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What is Pemphigus?
Pemphigus is a general term used to classify a group of rare autoimmune blistering skin disorders. These disorders occur when the body's immune system mistakenly attacks healthy tissue.
The exact cause of pemphigus is unknown, and the symptoms and severity associated with the various types of pemphigus vary. All forms of this disorder are characterized by blistering eruptions on the outer layer of the skin (epidermis). In pemphigus vulgaris, lesions also develop on the mucous membranes such as those lining the inside of the mouth. If left untreated, pemphigus will usually be fatal.
The two main types of pemphigus are pemphigus vulgaris and pemphigus foliaceus. Additional disorders may also be classified as pemphigus including paraneoplastic pemphigus and pemphigus IgA.
Pemphigus vulgaris (PV) is an autoimmune disease of the skin and mouth (mucous membrane). Auto-antibodies attack molecules that hold the skin cells together, causing them to separate and resulting in blisters. Pemphigus vulgaris is characterized by multiple lesions or blisters that do not heal, or that recur and spread to larger portions of the body about 80% of the cases first exhibit symptoms in the mouth, and the mouth may be the only site of lesions.
Typically, those with pemphigus vulgaris will have multiple ulcers that persist for weeks to months. Blistering may be accompanied by severe pain, itching, burning, and stinging and if extensive, blistering can lead to life-threatening fluid loss, infection, and disfigurement. Fatalities from pemphigus vulgaris are extremely unlikely in the United States; however, the timeliness of treatment is critical.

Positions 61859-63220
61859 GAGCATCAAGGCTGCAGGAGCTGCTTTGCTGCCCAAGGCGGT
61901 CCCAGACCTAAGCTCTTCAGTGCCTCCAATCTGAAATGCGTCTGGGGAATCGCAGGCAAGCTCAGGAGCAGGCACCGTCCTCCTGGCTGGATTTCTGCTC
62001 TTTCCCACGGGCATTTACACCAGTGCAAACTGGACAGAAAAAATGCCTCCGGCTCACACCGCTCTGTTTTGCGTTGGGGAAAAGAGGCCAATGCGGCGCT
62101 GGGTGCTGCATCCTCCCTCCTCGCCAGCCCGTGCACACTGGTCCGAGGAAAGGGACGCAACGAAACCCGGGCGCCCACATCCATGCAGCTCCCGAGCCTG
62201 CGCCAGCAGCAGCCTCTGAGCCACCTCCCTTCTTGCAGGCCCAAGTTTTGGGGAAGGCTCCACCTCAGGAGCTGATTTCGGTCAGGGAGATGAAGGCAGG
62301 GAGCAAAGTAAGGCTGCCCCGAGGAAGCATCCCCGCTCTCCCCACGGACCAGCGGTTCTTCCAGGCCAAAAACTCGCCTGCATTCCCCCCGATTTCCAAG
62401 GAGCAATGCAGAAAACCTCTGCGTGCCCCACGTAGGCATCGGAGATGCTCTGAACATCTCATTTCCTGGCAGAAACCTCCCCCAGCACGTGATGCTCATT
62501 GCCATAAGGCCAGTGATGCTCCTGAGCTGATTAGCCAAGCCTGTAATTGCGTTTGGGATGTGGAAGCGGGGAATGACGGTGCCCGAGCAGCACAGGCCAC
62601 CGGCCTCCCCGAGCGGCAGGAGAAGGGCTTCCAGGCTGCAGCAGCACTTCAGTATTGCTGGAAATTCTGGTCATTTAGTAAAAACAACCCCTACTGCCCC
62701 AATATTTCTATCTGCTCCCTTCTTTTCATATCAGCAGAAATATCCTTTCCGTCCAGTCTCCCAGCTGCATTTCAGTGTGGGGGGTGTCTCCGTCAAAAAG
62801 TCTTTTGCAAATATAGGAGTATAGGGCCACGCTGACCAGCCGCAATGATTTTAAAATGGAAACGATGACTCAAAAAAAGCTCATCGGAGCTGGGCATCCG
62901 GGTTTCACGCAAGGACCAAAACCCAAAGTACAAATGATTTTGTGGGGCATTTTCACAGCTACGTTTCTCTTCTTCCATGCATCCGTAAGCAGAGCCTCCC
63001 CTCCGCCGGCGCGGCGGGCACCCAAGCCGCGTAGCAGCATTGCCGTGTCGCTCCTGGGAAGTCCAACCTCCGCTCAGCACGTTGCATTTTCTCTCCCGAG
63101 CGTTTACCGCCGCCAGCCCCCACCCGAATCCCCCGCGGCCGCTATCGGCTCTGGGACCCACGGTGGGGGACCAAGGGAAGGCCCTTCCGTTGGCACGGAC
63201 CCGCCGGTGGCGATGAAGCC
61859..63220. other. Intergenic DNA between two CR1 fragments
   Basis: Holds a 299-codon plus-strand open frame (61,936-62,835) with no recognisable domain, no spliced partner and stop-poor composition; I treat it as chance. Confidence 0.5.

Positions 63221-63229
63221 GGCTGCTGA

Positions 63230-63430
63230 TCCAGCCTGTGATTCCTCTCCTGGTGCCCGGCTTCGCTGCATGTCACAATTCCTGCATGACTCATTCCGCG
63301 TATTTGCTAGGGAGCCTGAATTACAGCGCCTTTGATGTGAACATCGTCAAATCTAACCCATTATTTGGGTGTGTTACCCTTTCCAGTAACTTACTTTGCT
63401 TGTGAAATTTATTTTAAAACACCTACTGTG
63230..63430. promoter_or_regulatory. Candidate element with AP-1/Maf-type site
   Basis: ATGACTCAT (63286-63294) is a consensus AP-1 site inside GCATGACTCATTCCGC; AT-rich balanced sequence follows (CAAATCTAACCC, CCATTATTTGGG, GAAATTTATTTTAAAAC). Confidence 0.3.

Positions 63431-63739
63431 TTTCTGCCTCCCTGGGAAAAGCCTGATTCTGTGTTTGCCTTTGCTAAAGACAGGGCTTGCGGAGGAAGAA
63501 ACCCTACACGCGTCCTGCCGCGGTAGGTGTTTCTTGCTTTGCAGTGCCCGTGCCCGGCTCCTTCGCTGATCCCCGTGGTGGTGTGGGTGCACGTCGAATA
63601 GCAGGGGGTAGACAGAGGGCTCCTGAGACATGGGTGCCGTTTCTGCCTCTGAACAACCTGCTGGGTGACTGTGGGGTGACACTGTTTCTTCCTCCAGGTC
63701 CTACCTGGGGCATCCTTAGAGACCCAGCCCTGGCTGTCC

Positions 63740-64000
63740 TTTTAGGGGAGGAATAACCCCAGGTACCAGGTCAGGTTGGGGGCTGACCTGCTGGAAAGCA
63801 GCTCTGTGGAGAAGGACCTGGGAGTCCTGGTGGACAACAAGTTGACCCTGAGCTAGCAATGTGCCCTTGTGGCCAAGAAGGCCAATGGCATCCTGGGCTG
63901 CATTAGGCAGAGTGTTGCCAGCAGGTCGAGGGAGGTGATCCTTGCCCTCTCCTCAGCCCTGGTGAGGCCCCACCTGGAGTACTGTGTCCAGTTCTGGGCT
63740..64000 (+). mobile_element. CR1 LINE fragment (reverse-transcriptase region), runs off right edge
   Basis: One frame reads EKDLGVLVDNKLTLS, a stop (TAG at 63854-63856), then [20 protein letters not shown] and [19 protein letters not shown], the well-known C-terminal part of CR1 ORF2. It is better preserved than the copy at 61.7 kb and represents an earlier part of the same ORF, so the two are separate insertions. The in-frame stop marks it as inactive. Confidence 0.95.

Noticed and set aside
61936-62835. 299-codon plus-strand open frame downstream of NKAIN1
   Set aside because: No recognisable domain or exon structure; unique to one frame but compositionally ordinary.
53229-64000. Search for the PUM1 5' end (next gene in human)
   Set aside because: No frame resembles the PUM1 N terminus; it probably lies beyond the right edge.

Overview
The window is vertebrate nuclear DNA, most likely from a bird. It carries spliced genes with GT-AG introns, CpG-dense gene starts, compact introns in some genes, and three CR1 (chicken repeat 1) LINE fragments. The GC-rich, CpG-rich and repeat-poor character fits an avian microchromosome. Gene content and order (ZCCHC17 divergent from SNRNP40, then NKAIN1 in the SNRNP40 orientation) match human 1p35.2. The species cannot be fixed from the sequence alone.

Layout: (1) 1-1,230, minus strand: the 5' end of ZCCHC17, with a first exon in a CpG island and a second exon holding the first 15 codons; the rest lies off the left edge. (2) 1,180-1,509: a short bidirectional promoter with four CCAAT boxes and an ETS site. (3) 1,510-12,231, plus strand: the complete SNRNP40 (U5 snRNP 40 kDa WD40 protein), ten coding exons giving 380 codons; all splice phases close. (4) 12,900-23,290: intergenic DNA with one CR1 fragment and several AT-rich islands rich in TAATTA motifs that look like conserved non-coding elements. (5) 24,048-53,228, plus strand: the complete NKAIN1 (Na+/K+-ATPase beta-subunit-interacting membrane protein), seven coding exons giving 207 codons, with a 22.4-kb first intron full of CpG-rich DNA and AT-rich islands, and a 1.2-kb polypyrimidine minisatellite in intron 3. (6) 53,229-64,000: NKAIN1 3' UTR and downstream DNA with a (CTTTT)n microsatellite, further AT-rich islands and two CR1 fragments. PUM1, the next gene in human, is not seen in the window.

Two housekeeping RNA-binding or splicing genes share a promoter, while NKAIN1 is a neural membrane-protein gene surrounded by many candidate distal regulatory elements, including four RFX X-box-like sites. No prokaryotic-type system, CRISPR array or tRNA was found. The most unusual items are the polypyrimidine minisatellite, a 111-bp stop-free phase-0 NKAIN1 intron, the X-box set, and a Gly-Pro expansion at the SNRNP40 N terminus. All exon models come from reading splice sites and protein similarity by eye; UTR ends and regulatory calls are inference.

With treatment, lesions can heal normally without scarring. Most patients treated for pemphigus will enter partial or full remission within 2–5 years.
Who's At Risk?
Pemphigus vulgaris affects men and women equally. The average onset of symptoms is typically in the elderly, aged 50–60 years. Pemphigus vulgaris can occur in persons of any ethnicity, but the disorder tends to appear more often in persons of Mediterranean ancestry, Ashkenazi Jews, and some subtypes in people from Brazil and Colombia.
Signs and Symptoms
80% of the time, symptoms begin in the mouth, with soft (flaccid) blisters or erosions, and these symptoms are often mistaken for other conditions of the mouth. Two-thirds of those affected with pemphigus vulgaris eventually experience lesions on both the skin and in the mouth. If left untreated, the erosion/blisters gradually spread over an increasing surface area and can be complicated by severe infections, metabolic disturbances, or fluid loss.
When to Seek Medical Care
It is especially important to get an accurate confirming diagnosis early in the onset of this condition. If you suspect you might have pemphigus vulgaris, Call Us! We will talk to you and determine if you meet some of the key criteria to have the disease. We will also look to see if you display any of the signs or symptoms addressed above.
Early expert diagnosis is important, as pemphigus vulgaris – as with other autoimmune diseases – becomes more resistant to treatment if it is not promptly and appropriately controlled.
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